Ontario's Living Legacy Report Card for Parks and Protected Areas (PDF: 2.6 mb)

Recommendations for Developing Ecotourism in the Northern Boreal: Nibinamik Bird Survey, 2005 (PDF: 847k)

Recommendations for Developing Ecotourism in the Northern Boreal: North Caribou Lake Bird Survey, 2005 (PDF: 686k)

Recommendations for Developing Ecotourism in the Northern Boreal: North Spirit Lake Breeding Bird Survey, 2005 (PDF: 1.2 mb)

Remoteness Sells: A Report on Resource-based Tourism in Northwestern Ontario (PDF: 9.4 mb)

Towards Conserving the Birds of Ontario (PDF: 2.4 mb)

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A Citizens' Toolkit for Nature Conservation

A Greenprint for Action
(PDF: 172k)
You have just learned that a favourite wetland or woodland will soon be destroyed by development unless you do something. Fast action is needed to save the area. What do you do? Here are the important steps that you should take.

About Making a Delegation to a Municipal Council or Standing Committee of Council (PDF: 127k)
Whether you live in a big city with a large municipal council, or a small municipality with only a few councillors, you, too, can make your voice heard by your local officials. Council delegations allow citizens to get local issues into the public arena, and are a basic component of the municipal democratic process.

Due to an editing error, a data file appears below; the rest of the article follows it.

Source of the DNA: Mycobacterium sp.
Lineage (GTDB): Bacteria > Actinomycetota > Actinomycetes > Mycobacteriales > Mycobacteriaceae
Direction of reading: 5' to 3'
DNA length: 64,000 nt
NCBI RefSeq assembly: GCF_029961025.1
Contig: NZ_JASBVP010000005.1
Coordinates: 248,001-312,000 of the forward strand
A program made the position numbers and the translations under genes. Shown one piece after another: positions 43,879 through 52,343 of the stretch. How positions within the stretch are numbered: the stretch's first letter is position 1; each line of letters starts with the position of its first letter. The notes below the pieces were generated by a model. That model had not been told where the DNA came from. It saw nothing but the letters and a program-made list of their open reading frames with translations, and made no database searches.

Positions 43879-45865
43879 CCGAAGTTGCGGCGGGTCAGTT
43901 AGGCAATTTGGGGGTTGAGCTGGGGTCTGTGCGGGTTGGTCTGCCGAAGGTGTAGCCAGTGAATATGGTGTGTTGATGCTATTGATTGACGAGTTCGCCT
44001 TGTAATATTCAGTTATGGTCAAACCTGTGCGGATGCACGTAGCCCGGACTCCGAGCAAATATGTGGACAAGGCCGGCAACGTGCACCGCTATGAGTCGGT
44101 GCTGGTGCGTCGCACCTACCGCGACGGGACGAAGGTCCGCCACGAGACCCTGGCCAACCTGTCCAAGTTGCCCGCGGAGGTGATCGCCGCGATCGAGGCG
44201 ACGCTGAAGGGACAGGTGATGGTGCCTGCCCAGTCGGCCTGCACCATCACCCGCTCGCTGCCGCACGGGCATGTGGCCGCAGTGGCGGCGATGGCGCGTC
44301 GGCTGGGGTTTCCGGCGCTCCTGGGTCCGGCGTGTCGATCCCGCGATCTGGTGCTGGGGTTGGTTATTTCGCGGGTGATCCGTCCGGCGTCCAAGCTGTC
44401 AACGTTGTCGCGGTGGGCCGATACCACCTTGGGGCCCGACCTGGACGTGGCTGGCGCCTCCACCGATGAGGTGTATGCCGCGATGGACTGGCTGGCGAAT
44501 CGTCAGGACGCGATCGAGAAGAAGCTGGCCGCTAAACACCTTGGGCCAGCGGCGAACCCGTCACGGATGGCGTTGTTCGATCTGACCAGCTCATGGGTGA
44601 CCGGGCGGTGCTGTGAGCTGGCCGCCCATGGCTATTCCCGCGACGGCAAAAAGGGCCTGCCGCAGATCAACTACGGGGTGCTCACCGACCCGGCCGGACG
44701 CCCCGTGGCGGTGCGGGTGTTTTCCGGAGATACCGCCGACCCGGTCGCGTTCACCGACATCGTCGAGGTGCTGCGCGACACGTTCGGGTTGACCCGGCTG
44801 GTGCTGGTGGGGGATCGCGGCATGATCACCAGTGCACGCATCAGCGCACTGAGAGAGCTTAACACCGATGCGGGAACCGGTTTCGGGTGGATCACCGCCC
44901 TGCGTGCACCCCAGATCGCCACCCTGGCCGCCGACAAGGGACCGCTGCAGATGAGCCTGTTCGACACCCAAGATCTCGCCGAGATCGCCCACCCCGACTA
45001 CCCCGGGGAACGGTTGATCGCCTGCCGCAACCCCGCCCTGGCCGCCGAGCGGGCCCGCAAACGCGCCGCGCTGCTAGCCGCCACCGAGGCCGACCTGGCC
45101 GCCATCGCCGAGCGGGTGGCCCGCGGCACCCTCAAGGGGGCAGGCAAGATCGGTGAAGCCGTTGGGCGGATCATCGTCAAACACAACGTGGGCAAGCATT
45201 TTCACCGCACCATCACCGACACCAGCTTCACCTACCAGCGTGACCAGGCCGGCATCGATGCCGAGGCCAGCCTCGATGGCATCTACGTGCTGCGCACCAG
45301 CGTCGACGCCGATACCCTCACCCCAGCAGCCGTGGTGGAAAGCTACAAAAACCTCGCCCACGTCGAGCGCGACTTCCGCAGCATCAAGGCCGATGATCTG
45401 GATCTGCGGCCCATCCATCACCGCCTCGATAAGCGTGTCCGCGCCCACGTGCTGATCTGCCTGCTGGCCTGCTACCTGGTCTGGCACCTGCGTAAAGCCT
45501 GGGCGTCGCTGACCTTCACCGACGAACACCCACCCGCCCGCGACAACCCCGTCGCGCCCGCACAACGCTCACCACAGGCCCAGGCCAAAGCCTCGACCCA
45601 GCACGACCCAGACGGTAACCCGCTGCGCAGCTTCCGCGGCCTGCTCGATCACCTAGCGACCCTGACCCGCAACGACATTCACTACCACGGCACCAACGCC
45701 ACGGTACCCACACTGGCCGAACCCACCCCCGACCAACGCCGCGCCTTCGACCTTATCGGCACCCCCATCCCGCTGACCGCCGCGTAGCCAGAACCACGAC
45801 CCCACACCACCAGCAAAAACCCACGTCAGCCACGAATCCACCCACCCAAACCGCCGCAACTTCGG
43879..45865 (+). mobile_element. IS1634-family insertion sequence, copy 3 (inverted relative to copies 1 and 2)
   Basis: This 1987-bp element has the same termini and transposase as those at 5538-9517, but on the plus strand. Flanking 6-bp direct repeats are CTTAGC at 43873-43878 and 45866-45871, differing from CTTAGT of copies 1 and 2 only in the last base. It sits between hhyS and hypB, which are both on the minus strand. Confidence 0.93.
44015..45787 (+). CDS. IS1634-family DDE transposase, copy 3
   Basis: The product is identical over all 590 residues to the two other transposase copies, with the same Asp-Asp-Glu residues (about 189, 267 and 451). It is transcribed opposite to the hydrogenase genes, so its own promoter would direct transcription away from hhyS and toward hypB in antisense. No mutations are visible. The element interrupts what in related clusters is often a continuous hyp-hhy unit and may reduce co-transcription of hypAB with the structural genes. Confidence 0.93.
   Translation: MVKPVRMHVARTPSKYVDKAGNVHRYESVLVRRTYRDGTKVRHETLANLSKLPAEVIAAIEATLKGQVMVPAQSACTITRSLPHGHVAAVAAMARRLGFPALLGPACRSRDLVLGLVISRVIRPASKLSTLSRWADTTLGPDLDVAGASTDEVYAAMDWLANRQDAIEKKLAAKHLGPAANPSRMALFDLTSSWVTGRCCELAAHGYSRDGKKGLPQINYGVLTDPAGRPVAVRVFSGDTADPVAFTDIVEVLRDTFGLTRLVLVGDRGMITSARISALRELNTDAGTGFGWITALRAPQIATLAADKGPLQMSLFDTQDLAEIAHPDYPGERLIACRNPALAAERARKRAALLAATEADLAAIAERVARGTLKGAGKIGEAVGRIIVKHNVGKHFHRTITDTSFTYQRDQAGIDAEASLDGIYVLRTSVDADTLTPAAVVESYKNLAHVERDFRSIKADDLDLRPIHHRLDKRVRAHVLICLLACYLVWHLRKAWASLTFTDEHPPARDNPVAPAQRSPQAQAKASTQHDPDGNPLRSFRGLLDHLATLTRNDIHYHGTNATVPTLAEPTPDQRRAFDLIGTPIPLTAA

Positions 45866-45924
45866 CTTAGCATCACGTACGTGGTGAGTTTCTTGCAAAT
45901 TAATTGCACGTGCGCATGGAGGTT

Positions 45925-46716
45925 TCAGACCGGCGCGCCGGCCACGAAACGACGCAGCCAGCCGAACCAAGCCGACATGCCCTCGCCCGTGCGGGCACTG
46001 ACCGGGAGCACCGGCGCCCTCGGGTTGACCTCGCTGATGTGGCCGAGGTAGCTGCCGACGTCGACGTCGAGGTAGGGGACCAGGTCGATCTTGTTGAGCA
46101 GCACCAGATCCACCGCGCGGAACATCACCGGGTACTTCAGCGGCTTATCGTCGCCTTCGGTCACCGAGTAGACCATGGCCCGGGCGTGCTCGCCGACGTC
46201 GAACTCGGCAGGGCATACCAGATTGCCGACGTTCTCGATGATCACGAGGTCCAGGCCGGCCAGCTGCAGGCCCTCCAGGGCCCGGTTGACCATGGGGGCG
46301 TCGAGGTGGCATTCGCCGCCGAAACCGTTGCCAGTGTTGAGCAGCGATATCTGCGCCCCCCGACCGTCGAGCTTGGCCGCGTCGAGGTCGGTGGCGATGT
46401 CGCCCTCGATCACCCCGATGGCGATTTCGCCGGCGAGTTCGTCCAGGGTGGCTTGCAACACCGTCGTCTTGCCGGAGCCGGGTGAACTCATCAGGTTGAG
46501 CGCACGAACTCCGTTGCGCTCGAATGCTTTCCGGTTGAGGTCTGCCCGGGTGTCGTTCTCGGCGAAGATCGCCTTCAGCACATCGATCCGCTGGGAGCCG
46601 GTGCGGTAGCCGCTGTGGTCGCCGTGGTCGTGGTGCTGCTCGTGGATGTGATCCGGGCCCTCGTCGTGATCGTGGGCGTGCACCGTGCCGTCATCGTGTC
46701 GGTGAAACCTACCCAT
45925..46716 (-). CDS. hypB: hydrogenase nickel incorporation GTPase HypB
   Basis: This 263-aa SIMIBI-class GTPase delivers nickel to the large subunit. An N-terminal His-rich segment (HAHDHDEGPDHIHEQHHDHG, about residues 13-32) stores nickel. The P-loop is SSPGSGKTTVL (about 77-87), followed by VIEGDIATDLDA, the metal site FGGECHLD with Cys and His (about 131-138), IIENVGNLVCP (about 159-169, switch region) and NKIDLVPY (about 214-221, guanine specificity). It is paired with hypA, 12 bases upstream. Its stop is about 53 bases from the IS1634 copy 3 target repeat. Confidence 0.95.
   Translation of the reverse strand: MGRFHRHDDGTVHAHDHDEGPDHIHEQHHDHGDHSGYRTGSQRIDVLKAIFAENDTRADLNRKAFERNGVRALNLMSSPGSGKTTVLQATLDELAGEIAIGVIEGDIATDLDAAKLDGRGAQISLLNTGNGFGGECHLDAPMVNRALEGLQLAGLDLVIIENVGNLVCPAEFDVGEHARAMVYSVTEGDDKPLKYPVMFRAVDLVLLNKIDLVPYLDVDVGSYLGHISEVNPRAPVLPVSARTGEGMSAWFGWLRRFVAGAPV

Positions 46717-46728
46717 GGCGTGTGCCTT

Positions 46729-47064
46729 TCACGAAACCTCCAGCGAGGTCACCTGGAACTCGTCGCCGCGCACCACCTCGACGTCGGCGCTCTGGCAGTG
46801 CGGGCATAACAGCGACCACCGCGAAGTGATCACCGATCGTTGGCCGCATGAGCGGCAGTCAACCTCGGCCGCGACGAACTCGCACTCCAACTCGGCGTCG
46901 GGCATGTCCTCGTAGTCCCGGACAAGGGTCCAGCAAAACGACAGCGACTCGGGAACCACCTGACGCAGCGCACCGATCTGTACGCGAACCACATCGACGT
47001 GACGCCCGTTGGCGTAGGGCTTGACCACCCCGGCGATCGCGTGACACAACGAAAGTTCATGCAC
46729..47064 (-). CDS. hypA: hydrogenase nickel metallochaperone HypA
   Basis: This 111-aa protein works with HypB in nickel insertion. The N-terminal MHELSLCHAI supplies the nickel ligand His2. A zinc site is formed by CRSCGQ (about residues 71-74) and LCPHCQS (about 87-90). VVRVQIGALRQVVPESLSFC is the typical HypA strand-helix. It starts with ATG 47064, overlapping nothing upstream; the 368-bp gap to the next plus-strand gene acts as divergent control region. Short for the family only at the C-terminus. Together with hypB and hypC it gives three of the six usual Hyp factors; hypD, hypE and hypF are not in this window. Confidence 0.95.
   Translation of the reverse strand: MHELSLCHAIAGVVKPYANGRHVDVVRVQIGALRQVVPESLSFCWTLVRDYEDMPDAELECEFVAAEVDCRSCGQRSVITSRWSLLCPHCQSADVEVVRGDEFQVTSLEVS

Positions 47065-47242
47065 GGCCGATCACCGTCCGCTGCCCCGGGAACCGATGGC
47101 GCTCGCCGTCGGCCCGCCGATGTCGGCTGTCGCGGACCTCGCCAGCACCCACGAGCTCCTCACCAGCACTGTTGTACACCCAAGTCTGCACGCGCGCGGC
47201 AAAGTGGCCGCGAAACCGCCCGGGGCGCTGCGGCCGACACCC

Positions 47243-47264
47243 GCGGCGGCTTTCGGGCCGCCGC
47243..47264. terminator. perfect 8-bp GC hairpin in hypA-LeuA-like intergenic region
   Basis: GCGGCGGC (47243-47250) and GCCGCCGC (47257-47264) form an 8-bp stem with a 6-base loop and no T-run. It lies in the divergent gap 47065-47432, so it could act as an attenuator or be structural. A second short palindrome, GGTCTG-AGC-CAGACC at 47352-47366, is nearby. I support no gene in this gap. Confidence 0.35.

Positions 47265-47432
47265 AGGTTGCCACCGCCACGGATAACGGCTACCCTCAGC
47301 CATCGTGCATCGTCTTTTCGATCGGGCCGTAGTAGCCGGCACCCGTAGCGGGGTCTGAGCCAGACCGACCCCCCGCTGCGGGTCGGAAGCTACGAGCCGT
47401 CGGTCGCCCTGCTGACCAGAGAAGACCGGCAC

Influencing Decision-Makers for Nature Protection (PDF: 143k)
Influencing the corporate or government decision-making process is not easy. As a person attempting to influence the process, you need to be aware that there are potentially hundreds of variables; however, some are more important than others. Here are some basic guidelines to get the types of decision you want.

Effective Letter-Writing (PDF: 143k)
So you're upset with the government's record on protecting woodlands. Or maybe they've just caved in again to yet another sprawling development proposal. You want to do something to help change their ways, but the enormity of the task makes success look hopeless. What can you do? One of the most effective weapons, readily available and proven by the test of time, is a letter.

Writing a News Release (PDF: 129k)
An effective news release is one of the most common ways of getting media coverage. At major news outlets, the same story will likely have to compete with hundreds of other news releases every day, so yours has to stand out.

Protected Areas Toolkit